4519.0 - Recorded Crime - Offenders, 2016-17  
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OFFENDERS, AUSTRALIA

INTRODUCTION

This chapter presents national statistics about offenders aged 10 years and over who were proceeded against by police during the period 1 July 2016 to 30 June 2017. The statistics provide information about the characteristics of the offender (e.g. age and sex) and the principal offence for which an offender was proceeded against. This chapter also provides an overview of state and territory statistics for each data item. Further information for each state and territory is available in the State and Territory Profiles.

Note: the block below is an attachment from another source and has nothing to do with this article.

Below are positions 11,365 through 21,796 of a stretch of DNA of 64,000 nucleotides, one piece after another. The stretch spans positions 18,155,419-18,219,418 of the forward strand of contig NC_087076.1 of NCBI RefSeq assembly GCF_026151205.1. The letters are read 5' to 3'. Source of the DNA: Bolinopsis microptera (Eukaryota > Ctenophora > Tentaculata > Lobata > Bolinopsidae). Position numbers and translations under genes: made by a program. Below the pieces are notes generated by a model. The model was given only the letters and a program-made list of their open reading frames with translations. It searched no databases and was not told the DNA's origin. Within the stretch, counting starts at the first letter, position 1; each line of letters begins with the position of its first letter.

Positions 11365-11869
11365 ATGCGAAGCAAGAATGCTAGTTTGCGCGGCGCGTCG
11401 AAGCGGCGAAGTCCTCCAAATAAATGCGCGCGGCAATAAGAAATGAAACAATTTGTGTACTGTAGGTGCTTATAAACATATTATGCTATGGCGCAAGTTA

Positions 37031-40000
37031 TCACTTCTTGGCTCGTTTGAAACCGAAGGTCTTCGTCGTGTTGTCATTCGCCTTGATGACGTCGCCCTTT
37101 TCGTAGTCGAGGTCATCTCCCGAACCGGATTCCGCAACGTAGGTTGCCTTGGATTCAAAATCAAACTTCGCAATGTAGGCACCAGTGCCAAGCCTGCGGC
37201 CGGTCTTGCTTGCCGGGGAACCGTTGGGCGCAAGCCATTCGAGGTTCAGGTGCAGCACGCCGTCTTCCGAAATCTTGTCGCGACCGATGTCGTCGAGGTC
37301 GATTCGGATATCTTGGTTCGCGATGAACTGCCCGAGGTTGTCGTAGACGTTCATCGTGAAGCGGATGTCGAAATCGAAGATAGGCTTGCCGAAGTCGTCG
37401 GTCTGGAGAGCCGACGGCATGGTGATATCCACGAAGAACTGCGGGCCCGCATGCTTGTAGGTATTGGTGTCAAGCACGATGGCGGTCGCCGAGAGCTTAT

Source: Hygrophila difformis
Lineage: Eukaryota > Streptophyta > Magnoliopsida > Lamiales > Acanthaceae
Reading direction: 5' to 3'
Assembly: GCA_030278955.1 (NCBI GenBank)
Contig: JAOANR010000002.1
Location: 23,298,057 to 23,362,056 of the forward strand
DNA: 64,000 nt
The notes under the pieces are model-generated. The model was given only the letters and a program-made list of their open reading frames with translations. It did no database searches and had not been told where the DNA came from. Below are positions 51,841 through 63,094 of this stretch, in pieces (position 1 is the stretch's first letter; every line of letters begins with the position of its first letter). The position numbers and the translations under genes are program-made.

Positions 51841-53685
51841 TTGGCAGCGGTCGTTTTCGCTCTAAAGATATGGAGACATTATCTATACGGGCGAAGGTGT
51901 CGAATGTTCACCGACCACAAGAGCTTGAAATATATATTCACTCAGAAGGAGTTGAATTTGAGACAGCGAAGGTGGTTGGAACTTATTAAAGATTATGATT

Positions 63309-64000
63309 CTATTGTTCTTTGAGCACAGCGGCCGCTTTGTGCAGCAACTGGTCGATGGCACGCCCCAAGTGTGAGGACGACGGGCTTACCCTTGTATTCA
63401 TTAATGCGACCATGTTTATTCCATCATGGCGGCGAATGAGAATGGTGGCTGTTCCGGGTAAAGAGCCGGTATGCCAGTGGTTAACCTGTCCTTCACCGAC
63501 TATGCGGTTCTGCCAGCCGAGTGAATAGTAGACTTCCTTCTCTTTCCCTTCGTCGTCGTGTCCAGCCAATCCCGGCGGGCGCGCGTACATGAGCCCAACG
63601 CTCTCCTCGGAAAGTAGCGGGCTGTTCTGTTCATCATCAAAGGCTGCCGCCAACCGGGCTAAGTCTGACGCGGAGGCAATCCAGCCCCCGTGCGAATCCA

Certain offences are excluded from the Recorded Crime – Offenders collection. For further information about the scope and counting methodology of the collection, refer to paragraphs 3–15 of the Explanatory Notes. In this collection, national statistical standards and counting rules have been applied to facilitate comparisons between states and territories. However, some legislative and processing differences remain. For differences in legislation, processes or policies between states and territories, refer to paragraphs 50–84 of the Explanatory Notes.


OVERVIEW

In 2016–17 there were a total of 413,894 offenders proceeded against by police in Australia. This represented a 1% (or 4,458 offenders) decrease from 2015–16 and equated to a national offender rate of 1,949 offenders per 100,000 persons. (Table 1)

Graph Image for OFFENDERS, 2008-09 to 2016-17

Source(s): Recorded Crime - Offenders



Between 2015–16 and 2016–17 the number of offenders decreased in:
  • Queensland (by 5% or 4,225 offenders)
  • Australian Capital Territory (by 4% or 102 offenders)